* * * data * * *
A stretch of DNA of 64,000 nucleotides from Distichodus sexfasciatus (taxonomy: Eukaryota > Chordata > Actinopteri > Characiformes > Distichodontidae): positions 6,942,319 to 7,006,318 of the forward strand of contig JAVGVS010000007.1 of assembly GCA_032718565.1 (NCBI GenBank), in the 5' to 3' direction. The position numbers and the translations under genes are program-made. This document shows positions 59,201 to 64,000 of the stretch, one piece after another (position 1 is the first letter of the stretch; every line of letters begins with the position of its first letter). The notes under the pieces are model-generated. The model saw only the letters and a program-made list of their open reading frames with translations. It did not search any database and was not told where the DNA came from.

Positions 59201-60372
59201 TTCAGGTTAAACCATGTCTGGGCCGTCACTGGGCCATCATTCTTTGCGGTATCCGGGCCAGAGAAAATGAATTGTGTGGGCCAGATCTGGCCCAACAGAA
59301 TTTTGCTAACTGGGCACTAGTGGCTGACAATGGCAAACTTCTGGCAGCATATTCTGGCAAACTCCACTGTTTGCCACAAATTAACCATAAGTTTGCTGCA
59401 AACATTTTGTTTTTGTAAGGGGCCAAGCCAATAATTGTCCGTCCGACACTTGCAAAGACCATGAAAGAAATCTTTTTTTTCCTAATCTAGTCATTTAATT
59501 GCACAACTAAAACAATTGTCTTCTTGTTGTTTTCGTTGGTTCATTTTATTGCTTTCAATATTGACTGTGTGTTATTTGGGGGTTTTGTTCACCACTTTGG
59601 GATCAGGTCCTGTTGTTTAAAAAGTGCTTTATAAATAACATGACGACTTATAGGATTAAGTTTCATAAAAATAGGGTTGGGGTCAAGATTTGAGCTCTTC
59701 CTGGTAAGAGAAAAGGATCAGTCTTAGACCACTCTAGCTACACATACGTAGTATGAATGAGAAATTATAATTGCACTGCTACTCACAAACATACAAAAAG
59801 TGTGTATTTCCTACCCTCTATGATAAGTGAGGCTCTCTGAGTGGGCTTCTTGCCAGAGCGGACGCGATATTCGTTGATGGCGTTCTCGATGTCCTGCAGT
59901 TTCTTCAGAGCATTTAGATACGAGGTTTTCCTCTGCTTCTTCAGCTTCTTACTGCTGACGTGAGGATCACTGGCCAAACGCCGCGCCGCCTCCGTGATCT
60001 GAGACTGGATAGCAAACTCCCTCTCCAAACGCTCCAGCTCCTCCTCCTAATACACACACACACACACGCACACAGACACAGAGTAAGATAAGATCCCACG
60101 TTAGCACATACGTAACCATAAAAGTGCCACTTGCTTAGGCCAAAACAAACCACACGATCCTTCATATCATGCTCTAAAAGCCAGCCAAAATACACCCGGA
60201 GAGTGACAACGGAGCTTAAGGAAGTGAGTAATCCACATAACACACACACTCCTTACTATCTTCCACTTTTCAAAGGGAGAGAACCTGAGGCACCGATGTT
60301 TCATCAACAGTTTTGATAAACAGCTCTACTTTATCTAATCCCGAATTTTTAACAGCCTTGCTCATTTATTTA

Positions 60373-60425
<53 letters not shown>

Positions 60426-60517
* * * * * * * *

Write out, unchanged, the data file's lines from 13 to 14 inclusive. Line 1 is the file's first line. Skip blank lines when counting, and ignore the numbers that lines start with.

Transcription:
60201 GAGTGACAACGGAGCTTAAGGAAGTGAGTAATCCACATAACACACACACTCCTTACTATCTTCCACTTTTCAAAGGGAGAGAACCTGAGGCACCGATGTT
60301 TCATCAACAGTTTTGATAAACAGCTCTACTTTATCTAATCCCGAATTTTTAACAGCCTTGCTCATTTATTTA